The Lansing School District has done so much for our children and to help serve the community; we can’t stop short of our goal of creating great schools. The district has provided technology to students, distributed food to everyone who is hungry – no questions asked, and circumvented a historic shortage of bus drivers with gas cards and free CATA rides just to bring the children at school.

In the May 3 election, we have before us a bond issue that challenges the course of our children’s future. I love our children and I hope we will take up the challenge again.

To quote one of the greatest movies of all time, “If you build it, they will come.” Imagine driving down Mt. Hope Avenue and seeing a beautiful, brand new school building. Or catch a show at Sexton and enjoy the state-of-the-art, air-conditioned auditorium. Let’s show our children and our families that they deserve the best.

Gabrielle Lawrence is school board president for the Lansing School District.

Strong schools create strong communities

In our family, like many others, the start of spring marks the home stretch of another busy school year. This year also marks a very significant opportunity for our schools – a zero-thousandth bond proposal for the Lansing School District.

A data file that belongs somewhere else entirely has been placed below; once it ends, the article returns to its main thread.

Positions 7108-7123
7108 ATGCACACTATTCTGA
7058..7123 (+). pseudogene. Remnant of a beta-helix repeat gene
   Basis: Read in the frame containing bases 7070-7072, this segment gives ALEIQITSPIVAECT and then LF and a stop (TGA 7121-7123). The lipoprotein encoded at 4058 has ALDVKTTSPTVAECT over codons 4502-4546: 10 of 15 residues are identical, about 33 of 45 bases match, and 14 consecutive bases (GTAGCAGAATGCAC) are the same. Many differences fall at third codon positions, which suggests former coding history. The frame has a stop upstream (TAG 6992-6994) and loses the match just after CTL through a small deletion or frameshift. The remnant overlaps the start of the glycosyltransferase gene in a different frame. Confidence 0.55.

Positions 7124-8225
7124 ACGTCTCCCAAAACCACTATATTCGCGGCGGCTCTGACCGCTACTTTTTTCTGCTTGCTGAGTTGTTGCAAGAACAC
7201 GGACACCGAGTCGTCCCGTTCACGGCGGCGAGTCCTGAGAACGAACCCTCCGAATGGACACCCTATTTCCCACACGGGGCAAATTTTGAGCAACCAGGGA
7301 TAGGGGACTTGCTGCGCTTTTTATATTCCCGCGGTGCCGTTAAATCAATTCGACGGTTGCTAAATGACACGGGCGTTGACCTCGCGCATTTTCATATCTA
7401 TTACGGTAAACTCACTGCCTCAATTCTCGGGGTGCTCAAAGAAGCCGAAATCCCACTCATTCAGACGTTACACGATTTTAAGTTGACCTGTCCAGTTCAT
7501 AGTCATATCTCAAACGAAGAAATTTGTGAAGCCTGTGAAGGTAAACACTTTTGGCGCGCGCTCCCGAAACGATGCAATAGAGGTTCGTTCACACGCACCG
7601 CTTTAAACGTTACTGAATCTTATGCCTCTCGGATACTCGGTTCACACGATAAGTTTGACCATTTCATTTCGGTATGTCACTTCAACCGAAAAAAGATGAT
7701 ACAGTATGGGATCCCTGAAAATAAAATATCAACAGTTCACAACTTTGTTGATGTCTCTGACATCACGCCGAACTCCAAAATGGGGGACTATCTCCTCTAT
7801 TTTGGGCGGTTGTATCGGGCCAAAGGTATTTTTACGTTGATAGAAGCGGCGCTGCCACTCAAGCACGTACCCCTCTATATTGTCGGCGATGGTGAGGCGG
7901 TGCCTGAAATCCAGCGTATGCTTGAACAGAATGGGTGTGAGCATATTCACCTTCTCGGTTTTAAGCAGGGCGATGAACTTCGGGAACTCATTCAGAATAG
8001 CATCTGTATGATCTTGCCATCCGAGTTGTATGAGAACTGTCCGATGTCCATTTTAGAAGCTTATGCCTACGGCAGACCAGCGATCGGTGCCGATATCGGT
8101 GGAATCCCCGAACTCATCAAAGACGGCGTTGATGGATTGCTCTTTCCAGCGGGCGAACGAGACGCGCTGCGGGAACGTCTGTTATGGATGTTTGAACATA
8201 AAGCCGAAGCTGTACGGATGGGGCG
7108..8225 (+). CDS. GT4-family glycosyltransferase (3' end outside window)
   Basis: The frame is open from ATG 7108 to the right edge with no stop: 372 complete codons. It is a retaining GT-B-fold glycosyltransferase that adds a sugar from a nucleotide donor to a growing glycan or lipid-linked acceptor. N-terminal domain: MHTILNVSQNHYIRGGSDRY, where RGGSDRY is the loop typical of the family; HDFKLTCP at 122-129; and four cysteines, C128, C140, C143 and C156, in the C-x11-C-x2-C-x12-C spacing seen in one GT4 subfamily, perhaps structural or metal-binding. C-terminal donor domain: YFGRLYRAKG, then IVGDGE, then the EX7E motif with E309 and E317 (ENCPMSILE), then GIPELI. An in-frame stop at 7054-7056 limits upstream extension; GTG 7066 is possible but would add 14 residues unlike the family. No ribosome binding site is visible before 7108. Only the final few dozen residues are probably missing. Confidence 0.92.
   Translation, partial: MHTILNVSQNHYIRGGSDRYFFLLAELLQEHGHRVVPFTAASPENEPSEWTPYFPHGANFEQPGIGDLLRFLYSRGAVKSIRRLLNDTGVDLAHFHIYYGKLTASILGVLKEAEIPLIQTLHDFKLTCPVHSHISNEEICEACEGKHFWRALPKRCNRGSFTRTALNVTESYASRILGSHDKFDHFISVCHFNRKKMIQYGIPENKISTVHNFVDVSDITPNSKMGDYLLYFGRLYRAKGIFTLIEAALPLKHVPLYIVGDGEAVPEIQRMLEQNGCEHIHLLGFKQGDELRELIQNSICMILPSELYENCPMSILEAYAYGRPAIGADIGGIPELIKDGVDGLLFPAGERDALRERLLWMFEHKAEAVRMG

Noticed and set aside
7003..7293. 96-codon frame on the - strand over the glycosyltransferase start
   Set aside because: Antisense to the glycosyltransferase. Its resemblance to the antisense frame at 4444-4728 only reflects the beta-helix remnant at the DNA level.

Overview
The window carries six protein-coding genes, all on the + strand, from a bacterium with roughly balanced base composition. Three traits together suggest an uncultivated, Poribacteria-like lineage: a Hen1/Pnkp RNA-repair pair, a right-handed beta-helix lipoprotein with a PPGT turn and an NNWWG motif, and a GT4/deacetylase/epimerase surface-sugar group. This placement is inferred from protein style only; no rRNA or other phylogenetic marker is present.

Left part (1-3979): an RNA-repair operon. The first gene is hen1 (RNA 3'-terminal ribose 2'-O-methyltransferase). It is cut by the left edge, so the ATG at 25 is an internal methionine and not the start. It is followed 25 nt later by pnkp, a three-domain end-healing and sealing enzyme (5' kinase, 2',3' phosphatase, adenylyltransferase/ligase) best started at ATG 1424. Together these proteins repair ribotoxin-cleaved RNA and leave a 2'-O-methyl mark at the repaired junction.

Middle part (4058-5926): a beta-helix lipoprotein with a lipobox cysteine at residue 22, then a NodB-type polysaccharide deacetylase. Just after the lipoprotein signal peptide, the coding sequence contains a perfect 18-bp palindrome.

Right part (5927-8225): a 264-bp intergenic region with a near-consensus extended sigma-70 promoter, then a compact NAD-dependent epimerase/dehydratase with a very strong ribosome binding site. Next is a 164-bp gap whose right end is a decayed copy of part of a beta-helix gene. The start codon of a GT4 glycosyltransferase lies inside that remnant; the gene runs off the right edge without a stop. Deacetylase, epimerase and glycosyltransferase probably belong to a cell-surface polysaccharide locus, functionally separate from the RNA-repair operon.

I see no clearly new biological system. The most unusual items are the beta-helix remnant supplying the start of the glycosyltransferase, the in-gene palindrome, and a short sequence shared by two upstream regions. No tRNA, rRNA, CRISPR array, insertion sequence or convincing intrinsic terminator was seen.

Andy Schor

On May 3, I ask you to join me at the polls and vote yes on this proposal to raise $129.7 million for much-needed improvements in our district. The best part of this proposal is that given when an existing mile “falls”, going over that mile will generate the dollars needed to upgrade schools without raising the current tax rate.

As mayor of this great city, I will vote yes and endorse this bond as a much-needed investment. We know that strong schools build strong communities — they are a major factor in attracting and retaining businesses and people. As a parent in the district, I am also a strong supporter. Many people know that my children attend the Lansing School District, and we see firsthand the exceptional opportunities provided by the staff, administrators, and teachers. Being an older neighborhood, however, the buildings need some love.